Although the different types can generally be used interchangeably, technically speaking, there are some differences between the products of different countries. Some are an extruded pasta, similar to Italian orzo, made with semolina and flour which is toasted to dry. These have a nuttier flavour than normal couscous. Another type is Ptitim, or Israeli Couscous, a type of toasted pasta and shaped either like rice-grains or little balls. It was developed in Israel in the 1950s when rice was scarce.

Others, like Mograbieh (Lebanese) and Maftoul (Palestinian), are rolled and dried large couscous pearls about the size of tapioca pearls. When cooked they have a chewy buttery flavour and are larger than Israeli Couscous. These starchy pasta balls swell and become soft and chewy as they cook, and are excellent at absorbing the flavours of the dish they are cooked in.

Sadly, the globalisation of food has meant that differences get smoothed over, and names get mixed, or all the variations merge into one product. Locally, for a long time I was only able to find the extruded pasta type (labelled Israeli Couscous!), but more recently a local Afghan shop stocks the best Mograbieh.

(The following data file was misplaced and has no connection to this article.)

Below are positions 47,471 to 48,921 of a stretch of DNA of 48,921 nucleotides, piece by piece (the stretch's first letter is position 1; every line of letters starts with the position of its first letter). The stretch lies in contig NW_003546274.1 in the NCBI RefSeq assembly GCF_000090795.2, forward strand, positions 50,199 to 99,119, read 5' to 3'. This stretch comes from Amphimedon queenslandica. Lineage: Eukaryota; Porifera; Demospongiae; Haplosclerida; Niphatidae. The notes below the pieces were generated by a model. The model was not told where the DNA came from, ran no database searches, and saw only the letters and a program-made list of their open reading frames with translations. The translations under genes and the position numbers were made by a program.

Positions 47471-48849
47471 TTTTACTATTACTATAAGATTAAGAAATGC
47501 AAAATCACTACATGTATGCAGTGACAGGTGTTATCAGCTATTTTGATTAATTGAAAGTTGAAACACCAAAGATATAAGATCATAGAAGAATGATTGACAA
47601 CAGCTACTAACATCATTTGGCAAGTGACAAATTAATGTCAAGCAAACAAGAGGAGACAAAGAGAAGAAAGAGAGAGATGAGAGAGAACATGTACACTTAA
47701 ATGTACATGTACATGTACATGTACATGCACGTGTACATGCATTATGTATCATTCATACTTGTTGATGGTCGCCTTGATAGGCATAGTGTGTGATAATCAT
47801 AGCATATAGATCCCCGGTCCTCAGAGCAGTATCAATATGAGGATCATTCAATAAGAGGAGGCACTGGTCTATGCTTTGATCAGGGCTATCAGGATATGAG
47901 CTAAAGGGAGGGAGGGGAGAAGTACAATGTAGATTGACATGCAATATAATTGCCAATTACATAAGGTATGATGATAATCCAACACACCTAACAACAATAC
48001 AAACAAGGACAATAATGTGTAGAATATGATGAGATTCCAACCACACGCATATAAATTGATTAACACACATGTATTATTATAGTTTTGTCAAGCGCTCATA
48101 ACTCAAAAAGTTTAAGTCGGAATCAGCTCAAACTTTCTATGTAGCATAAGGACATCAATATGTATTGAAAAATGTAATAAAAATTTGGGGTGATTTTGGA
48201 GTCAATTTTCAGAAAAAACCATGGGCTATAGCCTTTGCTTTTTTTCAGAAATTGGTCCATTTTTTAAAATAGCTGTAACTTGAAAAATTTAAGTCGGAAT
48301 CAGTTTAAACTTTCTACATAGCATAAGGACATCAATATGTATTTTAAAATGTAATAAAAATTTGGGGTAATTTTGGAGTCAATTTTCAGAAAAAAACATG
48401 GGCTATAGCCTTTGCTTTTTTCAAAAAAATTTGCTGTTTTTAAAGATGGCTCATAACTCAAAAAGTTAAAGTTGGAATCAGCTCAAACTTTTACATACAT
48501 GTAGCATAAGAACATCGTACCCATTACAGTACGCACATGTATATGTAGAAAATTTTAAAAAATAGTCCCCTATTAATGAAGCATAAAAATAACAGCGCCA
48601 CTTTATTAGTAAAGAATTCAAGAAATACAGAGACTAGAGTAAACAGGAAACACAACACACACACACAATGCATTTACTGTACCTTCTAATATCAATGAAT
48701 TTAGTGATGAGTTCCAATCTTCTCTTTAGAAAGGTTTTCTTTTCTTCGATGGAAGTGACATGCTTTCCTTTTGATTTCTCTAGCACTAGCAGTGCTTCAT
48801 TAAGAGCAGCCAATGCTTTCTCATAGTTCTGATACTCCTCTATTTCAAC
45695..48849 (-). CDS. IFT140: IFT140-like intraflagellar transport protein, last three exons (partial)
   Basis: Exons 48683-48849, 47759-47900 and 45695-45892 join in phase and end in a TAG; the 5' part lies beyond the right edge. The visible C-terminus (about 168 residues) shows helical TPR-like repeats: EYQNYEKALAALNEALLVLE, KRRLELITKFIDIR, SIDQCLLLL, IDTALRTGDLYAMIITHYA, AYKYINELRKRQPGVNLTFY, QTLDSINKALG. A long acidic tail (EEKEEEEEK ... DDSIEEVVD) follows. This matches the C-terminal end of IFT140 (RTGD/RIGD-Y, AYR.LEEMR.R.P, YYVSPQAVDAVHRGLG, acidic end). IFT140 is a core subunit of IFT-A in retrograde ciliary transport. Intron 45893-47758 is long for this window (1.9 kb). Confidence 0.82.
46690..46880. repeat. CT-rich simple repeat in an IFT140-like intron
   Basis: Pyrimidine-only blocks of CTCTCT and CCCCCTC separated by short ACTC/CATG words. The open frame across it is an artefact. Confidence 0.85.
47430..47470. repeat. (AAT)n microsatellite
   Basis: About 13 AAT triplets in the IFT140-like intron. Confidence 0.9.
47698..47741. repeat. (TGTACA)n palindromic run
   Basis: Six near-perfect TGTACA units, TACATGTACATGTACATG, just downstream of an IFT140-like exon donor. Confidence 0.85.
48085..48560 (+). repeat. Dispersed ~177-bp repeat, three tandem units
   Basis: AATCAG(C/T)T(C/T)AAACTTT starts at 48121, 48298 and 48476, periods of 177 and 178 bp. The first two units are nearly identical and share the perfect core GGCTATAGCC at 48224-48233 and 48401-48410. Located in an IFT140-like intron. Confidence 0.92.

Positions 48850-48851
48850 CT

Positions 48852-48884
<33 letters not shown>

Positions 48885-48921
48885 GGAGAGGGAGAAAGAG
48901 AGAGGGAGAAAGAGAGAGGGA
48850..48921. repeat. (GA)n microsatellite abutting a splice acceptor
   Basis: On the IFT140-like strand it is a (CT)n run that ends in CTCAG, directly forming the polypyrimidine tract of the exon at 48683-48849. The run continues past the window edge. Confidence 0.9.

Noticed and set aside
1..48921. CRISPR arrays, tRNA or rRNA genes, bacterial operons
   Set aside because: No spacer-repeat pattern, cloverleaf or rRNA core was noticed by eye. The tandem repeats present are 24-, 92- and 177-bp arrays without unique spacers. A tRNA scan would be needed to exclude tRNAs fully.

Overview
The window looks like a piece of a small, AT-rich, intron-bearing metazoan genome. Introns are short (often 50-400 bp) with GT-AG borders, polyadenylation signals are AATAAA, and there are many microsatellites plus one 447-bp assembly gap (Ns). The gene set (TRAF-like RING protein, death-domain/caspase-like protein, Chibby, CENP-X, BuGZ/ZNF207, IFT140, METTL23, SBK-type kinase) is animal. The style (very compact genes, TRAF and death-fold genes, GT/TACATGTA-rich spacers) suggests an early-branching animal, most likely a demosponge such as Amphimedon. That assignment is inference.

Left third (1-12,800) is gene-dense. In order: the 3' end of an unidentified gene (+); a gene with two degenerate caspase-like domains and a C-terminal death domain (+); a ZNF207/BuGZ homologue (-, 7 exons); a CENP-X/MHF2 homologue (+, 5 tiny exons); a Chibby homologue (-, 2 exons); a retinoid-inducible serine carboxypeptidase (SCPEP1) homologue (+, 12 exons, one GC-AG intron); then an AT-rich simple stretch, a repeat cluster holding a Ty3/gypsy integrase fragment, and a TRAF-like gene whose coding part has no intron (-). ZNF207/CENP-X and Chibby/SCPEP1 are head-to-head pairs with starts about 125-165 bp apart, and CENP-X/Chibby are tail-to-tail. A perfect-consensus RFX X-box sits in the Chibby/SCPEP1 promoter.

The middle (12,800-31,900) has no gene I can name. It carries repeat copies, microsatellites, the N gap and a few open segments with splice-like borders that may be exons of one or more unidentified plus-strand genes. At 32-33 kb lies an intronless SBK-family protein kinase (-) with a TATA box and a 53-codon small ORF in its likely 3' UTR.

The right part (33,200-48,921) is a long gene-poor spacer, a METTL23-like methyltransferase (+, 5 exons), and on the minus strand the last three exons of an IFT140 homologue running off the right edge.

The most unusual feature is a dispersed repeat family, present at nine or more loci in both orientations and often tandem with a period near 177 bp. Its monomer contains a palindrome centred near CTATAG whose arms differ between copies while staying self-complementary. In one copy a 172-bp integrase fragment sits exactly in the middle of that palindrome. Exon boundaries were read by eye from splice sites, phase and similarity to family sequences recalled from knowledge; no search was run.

While Ottolenghi uses Fregola for this dish, I suggest using any of the above large couscous types that you have at hand or that are easy for you to purchase. It will still be excellent!

Yes, this is an Ottolenghi dish from Plenty More. In fact, it is Ottolenghi day on the blog – one of two days per month where we publish all the latest posts of recipes we have tried in our project of cooking from Ottolenghi books – currently we are cooking from Plenty More, but not ignoring his other books completely. Note that I often slightly massage the recipes to suit what is available from our garden and pantry.

This dish is an unusual one – hearty yet fresh. It is best served just warm or at room temperature.